Category Archives: focal character

How to write narrative essays

Narrative essays are short stories, real or imagined.  Like novels, they follow a pattern of beginning, middle, and end, or in academic terms, inciting event, rising action, climax, falling action and resolution.

But how do you begin?  This is the question I am asked more than any other by my students.  My answer is the same as for an expository or persuasive essay.  You begin with a written plan.

I have students write the word “beginning” near the top of the page, “middle” about a third of the way down, and “end” a bit up from the bottom (on notebook paper or on a blank page on the computer—it doesn’t matter).

Next to “beginning” I have students write “setting” and draw a sideways V like this:  <.  Extending from the top arm of the <, I ask students to write the place where the story takes place.  Next to the bottom arm of the <, I ask students to write the time of day/season or some other words to indicate when the story is taking place.  For example, these words could be “the first day of middle school,” or “when I broke five ribs.”  I ask students to start by identifying the setting because this is what readers look for when they start to read a narrative.  They want to know if they are reading about the French Revolution or life on Mars one thousand years into the future.  Knowing the setting orients readers.  It should be noted in the first paragraph or two of a narrative.

Continuing under “beginning,” I ask students to identify in a column the characters who will be in the story.  Sometimes this means names and sometimes this means positions or relationships such as “the doctor” or “the hit-and-run driver.”  Next to each character, name the character’s role such as protagonist, antagonist, foil, mentor, sage, trouble-maker or any roles that make sense.  Also list character traits and emotions to emphasize for each important character.

Readers want to identify and get in the head of the most important character, the focal character.  They want to emotionally feel what that character feels.  So decide who that character is.  Usually, it is the protagonist.

Identify the theme you want to show.  In other kinds of essays, the “theme” is called the main idea or the thesis.  In narratives you should be able to state the theme in a sentence such as “Doing something hard in public takes courage” or “Dogs can be exasperating.”  The theme is what you want to emphasize in your narrative.

In a column under “middle,” list the events or incidents that will happen in the story in the sequence in which they will happen.  Usually, this sequence is chronological order.  Any other kind of sequence such as jumping back and forth in time will make your narrative difficult to follow.  I find using bullets is a good way to list, especially if you are using a computer that allows you to cut and paste to reorder information.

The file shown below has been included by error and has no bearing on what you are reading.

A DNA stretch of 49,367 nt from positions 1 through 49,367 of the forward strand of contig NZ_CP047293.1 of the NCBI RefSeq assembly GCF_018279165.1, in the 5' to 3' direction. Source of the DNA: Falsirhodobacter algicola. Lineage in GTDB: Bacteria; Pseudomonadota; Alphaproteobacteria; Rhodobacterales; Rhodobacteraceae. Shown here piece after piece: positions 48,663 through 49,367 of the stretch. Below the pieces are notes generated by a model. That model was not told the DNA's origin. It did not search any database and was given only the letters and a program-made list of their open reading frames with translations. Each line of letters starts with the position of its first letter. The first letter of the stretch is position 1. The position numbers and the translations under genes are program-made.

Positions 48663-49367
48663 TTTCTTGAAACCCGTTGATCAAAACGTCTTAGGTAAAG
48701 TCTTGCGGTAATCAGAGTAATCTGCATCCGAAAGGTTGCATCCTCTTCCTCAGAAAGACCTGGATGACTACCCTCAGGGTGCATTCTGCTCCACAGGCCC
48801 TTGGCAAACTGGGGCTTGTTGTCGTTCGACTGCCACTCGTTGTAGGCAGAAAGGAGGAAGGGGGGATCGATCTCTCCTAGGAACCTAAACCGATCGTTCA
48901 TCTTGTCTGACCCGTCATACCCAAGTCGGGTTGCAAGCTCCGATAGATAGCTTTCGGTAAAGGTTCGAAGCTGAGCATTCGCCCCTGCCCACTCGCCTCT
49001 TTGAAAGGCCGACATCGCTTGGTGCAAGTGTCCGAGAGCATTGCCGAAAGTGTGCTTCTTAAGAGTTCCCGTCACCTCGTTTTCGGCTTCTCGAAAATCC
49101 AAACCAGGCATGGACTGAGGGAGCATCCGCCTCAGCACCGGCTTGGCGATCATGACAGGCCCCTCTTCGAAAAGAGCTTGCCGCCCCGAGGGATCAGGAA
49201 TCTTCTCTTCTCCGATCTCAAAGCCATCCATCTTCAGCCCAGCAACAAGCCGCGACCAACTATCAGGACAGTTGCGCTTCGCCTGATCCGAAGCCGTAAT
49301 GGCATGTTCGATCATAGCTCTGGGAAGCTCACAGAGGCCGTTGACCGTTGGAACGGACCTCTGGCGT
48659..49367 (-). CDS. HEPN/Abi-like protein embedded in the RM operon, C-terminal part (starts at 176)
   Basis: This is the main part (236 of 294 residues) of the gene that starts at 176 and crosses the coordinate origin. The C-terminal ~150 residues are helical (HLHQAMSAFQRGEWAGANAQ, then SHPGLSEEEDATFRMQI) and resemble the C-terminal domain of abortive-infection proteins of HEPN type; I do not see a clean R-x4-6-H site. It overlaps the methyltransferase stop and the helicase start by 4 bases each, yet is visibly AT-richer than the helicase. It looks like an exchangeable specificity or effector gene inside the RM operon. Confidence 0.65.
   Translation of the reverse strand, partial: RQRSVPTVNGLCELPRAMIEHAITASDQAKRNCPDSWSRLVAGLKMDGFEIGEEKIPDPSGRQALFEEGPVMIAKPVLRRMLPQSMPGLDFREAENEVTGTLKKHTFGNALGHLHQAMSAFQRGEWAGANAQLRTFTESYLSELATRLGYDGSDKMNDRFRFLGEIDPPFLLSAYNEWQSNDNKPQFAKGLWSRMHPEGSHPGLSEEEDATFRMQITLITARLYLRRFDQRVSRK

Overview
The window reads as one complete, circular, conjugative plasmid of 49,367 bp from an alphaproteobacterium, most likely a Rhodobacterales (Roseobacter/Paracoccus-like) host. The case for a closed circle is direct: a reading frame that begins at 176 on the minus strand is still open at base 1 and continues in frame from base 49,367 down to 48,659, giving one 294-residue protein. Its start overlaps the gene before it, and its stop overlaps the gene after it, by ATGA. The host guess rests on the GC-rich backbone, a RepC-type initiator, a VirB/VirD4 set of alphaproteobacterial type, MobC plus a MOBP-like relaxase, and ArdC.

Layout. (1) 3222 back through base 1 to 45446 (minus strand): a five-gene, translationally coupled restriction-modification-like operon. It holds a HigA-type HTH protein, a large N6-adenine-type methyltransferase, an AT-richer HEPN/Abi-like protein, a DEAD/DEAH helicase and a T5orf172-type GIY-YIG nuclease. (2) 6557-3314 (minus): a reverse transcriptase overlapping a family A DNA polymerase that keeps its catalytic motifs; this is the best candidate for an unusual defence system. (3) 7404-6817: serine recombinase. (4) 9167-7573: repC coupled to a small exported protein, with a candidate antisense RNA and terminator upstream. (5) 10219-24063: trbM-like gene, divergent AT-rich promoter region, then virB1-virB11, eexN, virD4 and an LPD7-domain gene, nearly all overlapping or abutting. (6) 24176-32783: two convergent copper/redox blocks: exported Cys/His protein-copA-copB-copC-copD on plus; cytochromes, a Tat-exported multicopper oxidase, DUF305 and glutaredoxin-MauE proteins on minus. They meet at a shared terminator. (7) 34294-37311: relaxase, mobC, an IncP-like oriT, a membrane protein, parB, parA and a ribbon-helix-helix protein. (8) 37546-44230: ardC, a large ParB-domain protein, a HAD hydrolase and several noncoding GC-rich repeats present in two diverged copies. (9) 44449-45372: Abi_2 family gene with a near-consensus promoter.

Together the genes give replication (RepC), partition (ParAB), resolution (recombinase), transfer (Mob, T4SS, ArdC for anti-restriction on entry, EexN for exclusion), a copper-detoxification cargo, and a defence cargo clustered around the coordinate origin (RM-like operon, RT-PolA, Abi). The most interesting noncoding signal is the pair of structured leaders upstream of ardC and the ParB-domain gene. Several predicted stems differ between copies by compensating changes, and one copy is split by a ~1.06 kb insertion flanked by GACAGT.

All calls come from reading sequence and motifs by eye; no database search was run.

You want the “middle” to be long enough so you can identify details to use—maybe 15 lines.  If the “middle” is too short, you haven’t thought your plot through enough.  If it is longer than 15 lines, you need to cut back.  A good finished narrative length is about three pages of text, double spaced, in 12-point type (1000 words).  Many teachers won’t read more unless your writing is exceptional.

Under “end,” write “climax.”  Identify what happens at the climax.  This is where the theme is most evident, where you do that thing in public that is so hard or where that exasperating dog forces you to take action.  At the climax, readers should feel strong emotion.  So should you as you write and reread your climax.

If you have introduced details left unexplained, do that quickly.  Then write your ending.  What is most important is that the ending is satisfying to the reader.  Satisfying is not the same as positive.  Not all endings are happy.  Even when the ending doesn’t turn out as the protagonist hopes, that character still comes away a different person, someone who has grown through the experience.  Make sure your protagonist shows growth and that growth is connected to your theme.

How to describe a story in a sentence or two

Professional writers  learn how to describe their novels in just a few words.  Sometimes this is called an “elevator” version meaning short enough to be said by a writer on  an elevator ride.

Learning such an approach before writing a story is also useful for children writing narratives.  In a sentence or two they should be able to name the important parts of their story, such as

  • the main character
  • what happens to make the story start
  • the goal of the main character
  • the opponent of the main character
  • and the climax the main character must face to reach his goal.

If the child writer cannot name all of those parts, his story is probably flawed.  It is  missing an important element which readers want.

Two books meant for adults which explain this well are Techniques of the Selling Writer by D. V. Swain and The Anatomy of Story by John Truby.

Swain suggests a two-sentence pattern.  The first sentence is written as a statement.  It should include the situation, main character and objective of that main character.  In the second sentence, a question, the opponent should be identified and the climax or disaster near the end of the story should be named.

Here is an example for Charlotte’s Web by E. B. White.  Wilbur, a piglet on a farm, must devise a plan to protect himself from being slaughtered for bacon.  Can he and his friend, Charlotte, figure out how to keep the farmer from killing him now that he is plump?

Or, in The Cat in the Hat by Dr. Seuss, two bored children are entertained at home by a playful cat.  But can the children put the  house back to order before their mother sees the mess?

Truby suggests a one sentence pattern which he calls a premise.  In it should be the event which starts the action, the identity of the main character, and the final outcome of the story.